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To obtain the text version (HTML format) of this MMWR
Notice to Readers, go to: http://www.cdc.gov/epo/mmwr/preview/mmwrhtml/mm4919a4.htm

For information on how to obtain a free electronic subscription to the MMWR, see the instructions that follow article three below.
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(3)
May 19, 2000
CDC PUBLISHES ANNOUNCEMENT OF WEB-BASED HEPATITIS C TRAINING FOR HEALTH PROFESSIONALS

The Centers for Disease Control and Prevention (CDC) published a Notice to Readers titled "New Web-Based Training on Hepatitis C for Health Professionals" in the May 19, 2000, issue of the MMWR. The Notice reads as follows:

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On May 15, 2000, CDC posted on its World-Wide Web site an interactive web-based training program titled "Hepatitis C: What Clinicians and Other Health Professionals Need to Know." The program is at http://www.cdc.gov/hepatitis.

This program provides users with up-to-date information on the epidemiology, diagnosis, and management of hepatitis C virus (HCV) infection and HCV-related chronic disease. Users also can test their knowledge of the material through study questions at the end of each section and case studies at the end of the program. Continuing medical and nursing education credits are available free from CDC on completion of the training. The American Academy of Family Physicians also will grant the academy's education credits on completion of training and filing with the academy.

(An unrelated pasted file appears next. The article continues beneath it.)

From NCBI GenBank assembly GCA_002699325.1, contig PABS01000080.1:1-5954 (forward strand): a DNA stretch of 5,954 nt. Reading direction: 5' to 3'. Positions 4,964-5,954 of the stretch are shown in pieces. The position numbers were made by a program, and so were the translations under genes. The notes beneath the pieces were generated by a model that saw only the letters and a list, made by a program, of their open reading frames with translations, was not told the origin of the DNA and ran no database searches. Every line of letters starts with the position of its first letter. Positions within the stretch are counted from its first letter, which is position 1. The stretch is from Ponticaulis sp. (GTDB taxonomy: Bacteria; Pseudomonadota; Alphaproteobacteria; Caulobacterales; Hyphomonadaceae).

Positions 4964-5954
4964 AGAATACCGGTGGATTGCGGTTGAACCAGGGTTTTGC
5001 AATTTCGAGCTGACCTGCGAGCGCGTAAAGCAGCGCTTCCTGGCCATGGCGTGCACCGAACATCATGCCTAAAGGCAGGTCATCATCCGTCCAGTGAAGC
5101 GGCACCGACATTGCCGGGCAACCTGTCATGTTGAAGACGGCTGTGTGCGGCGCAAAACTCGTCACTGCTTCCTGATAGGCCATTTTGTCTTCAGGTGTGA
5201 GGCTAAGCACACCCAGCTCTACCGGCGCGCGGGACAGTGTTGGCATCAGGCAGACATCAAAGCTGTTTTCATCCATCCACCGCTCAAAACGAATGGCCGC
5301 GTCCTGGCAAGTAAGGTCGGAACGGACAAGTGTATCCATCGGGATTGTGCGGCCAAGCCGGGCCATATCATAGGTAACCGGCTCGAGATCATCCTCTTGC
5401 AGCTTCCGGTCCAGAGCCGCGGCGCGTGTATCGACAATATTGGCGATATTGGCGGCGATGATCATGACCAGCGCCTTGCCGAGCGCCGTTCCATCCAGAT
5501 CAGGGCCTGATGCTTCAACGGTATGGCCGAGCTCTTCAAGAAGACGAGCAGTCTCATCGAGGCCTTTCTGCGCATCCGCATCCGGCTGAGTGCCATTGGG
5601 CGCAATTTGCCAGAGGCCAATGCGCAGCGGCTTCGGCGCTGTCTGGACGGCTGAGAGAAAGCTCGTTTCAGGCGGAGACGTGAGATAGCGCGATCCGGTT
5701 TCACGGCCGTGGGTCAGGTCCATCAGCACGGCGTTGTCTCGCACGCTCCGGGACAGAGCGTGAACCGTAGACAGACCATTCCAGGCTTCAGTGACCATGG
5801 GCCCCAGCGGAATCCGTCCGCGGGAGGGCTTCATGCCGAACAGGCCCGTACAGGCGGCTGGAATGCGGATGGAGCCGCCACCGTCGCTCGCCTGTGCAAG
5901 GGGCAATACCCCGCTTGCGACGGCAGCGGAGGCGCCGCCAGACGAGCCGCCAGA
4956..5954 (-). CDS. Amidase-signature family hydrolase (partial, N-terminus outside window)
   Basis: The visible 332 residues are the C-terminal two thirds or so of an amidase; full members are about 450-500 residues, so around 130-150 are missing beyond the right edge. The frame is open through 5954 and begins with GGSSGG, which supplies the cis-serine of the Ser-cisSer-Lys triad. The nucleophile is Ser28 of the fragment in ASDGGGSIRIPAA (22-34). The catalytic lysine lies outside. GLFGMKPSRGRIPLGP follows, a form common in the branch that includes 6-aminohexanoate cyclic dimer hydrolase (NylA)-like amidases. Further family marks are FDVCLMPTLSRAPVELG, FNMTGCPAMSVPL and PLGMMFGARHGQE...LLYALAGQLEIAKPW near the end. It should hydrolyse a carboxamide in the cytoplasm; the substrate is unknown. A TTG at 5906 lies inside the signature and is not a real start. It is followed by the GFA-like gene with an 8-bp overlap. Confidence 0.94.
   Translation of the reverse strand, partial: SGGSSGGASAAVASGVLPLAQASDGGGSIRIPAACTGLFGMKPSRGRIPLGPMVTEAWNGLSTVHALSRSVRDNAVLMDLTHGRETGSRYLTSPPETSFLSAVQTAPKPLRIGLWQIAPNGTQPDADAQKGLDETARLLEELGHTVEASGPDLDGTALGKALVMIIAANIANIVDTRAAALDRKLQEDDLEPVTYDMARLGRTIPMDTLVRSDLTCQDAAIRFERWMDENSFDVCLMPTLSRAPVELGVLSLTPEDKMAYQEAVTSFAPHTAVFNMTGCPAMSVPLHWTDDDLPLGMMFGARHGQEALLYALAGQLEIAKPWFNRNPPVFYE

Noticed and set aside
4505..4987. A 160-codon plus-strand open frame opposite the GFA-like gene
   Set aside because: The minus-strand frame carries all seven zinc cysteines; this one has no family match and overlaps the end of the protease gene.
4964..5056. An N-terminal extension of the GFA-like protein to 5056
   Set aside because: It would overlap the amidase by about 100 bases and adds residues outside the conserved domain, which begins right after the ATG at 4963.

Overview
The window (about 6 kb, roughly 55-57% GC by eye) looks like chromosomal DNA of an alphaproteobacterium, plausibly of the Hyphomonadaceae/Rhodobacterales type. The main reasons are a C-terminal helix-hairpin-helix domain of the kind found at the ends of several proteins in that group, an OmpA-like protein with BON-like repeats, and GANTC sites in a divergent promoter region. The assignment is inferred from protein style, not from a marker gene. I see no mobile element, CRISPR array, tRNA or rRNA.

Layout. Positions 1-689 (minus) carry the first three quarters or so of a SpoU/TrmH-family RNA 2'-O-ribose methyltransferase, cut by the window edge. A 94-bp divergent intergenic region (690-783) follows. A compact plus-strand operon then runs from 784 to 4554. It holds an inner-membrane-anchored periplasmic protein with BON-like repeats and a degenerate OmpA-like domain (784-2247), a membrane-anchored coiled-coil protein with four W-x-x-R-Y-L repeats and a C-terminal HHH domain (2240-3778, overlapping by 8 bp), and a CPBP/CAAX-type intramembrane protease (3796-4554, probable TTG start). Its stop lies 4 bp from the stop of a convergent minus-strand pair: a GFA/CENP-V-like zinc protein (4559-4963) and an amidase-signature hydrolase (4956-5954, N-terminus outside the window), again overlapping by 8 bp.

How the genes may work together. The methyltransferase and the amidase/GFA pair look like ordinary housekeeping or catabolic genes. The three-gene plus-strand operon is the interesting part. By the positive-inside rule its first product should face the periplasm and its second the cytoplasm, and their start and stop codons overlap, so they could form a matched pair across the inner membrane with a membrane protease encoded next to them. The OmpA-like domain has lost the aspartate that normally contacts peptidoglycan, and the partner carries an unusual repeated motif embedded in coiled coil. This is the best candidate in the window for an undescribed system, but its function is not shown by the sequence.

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To obtain the text version (HTML format) of this MMWR Notice to Readers, go to: http://www.cdc.gov/epo/mmwr/preview/mmwrhtml/mm4919a5.htm

HOW TO OBTAIN A FREE ELECTRONIC SUBSCRIPTION TO THE MMWR:
To obtain a free electronic subscription to the "Morbidity and Mortality Weekly Report" (MMWR), visit CDC's MMWR website at: http://www2.cdc.gov/mmwr
Select "Free MMWR Subscription" from the menu at the left of the screen. Once you have submitted the required information, weekly issues of the MMWR and all new ACIP statements (published as MMWR's "Recommendations and Reports") will arrive automatically by e-mail.

 

Immunization Action Coalition1573 Selby AvenueSt. Paul MN 55104
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Tel: (651) 647-9009Fax: (651) 647-9131

This page was updated on May 19, 2000